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First published in the 1LoD Global Benchmarking Survey & Annual Report 2019
We look back at three decisions of the English courts which made headlines in the international arbitration community in 2016.
The English Commercial Court has exercised its power under section 79 of the English Arbitration Act 1996 (the Arbitration Act) to extend the time limit under Article 27.1 of the LCIA Rules, six years after the award was rendered in a London-seated LCIA arbitration (Xstrata Coal Queensland Pty Ltd & Ors v Benxi Iron & Steel (Group) International Economic & Trading Co Ltd  EWHC 2022 (Comm)).
The unsuccessful party did not pay the US$27.8 million award, leading the award creditors to seek recognition and enforcement of the award under the New York Convention in China, the place of incorporation of the losing party.
Almost three years after the application for recognition and enforcement was made, the Chinese court refused enforcement, accepting the award debtor’s assertion that one of the award creditors was not a party to the underlying contract and arbitration agreement. The Shenyang Intermediate People’s Court found that the entire award was “without merit because of a lack of supporting legal argument or factual bases”.
The award creditors approached the tribunal and requested it to use its power under Article 27 of the LCIA Rules to correct an ambiguity in the award. However, as the 30 day time limit for making such an application had expired, the LCIA confirmed that “while sympathetic to the [award creditors’] position,…absent agreement of the parties or an order from a competent court extending time for the application” the arbitral tribunal was “functus officio”.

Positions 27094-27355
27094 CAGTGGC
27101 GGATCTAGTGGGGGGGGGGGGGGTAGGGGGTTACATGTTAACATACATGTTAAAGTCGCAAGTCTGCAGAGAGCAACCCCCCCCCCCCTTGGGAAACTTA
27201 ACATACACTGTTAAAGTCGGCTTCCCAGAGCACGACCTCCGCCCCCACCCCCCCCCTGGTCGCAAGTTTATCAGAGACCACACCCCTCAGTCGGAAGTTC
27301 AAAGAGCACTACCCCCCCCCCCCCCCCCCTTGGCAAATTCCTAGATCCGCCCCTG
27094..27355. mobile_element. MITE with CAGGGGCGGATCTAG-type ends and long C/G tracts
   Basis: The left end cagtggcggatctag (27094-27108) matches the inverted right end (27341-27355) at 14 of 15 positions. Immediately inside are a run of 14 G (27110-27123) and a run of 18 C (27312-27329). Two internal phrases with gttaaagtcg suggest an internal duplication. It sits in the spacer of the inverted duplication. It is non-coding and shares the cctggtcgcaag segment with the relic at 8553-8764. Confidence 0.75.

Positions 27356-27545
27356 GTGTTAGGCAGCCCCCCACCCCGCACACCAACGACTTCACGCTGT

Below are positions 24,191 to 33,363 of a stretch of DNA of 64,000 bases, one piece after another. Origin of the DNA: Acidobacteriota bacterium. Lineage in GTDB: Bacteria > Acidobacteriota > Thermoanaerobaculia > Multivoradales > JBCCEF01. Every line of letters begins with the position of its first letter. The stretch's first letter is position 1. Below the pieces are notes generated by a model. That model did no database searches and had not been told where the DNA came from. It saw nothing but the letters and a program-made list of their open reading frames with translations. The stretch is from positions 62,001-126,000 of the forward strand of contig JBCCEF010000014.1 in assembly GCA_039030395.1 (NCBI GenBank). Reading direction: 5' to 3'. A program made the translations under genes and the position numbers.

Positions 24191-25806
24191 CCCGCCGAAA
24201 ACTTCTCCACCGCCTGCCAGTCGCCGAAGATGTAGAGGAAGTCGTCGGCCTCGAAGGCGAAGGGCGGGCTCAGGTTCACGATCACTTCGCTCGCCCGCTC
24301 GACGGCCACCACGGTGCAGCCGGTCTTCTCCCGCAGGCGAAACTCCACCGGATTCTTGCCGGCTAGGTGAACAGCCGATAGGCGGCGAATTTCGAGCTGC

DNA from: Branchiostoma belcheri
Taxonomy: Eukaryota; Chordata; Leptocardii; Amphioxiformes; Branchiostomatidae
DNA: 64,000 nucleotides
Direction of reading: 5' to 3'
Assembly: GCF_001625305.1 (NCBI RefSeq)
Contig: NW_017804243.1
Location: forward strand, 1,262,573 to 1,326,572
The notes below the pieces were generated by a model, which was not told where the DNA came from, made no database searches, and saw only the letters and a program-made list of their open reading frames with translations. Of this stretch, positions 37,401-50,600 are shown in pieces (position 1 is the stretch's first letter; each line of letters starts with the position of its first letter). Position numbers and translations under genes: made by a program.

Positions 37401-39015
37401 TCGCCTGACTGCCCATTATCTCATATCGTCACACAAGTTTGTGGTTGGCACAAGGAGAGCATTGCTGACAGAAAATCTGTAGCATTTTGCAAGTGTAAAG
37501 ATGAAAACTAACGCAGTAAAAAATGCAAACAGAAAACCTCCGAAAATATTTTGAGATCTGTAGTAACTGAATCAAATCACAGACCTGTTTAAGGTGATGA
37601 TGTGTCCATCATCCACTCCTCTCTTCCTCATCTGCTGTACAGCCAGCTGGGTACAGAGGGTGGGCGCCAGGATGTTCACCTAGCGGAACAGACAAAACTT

The award creditors therefore applied to the Commercial Court, asking it to extend the deadline under the LCIA Rules using its powers under section 79 of the Arbitration Act, by which the court may “extend any time limit agreed by [the parties] in relation to any matter relating to the arbitral proceedings…”.
The court granted the extension, finding that a substantial injustice would be done if it were refused (one of the section 79 grounds). Mr Justice Knowles held that “… continuing uncertainty over the Award serves no worthwhile end, and more generally undermines the arbitral process. It reinforces the point that it would be unjust not to allow the available opportunity in the present case to allow the arbitral tribunal to consider whether the uncertainty can be removed”.
The court’s decision is notable in that, realistically, the 30 day time limit under Article 27 of the LCIA Rules (and similar provisions in other institutional rules) will almost always expire before the outcome of a challenge to recognition/enforcement in another jurisdiction is known.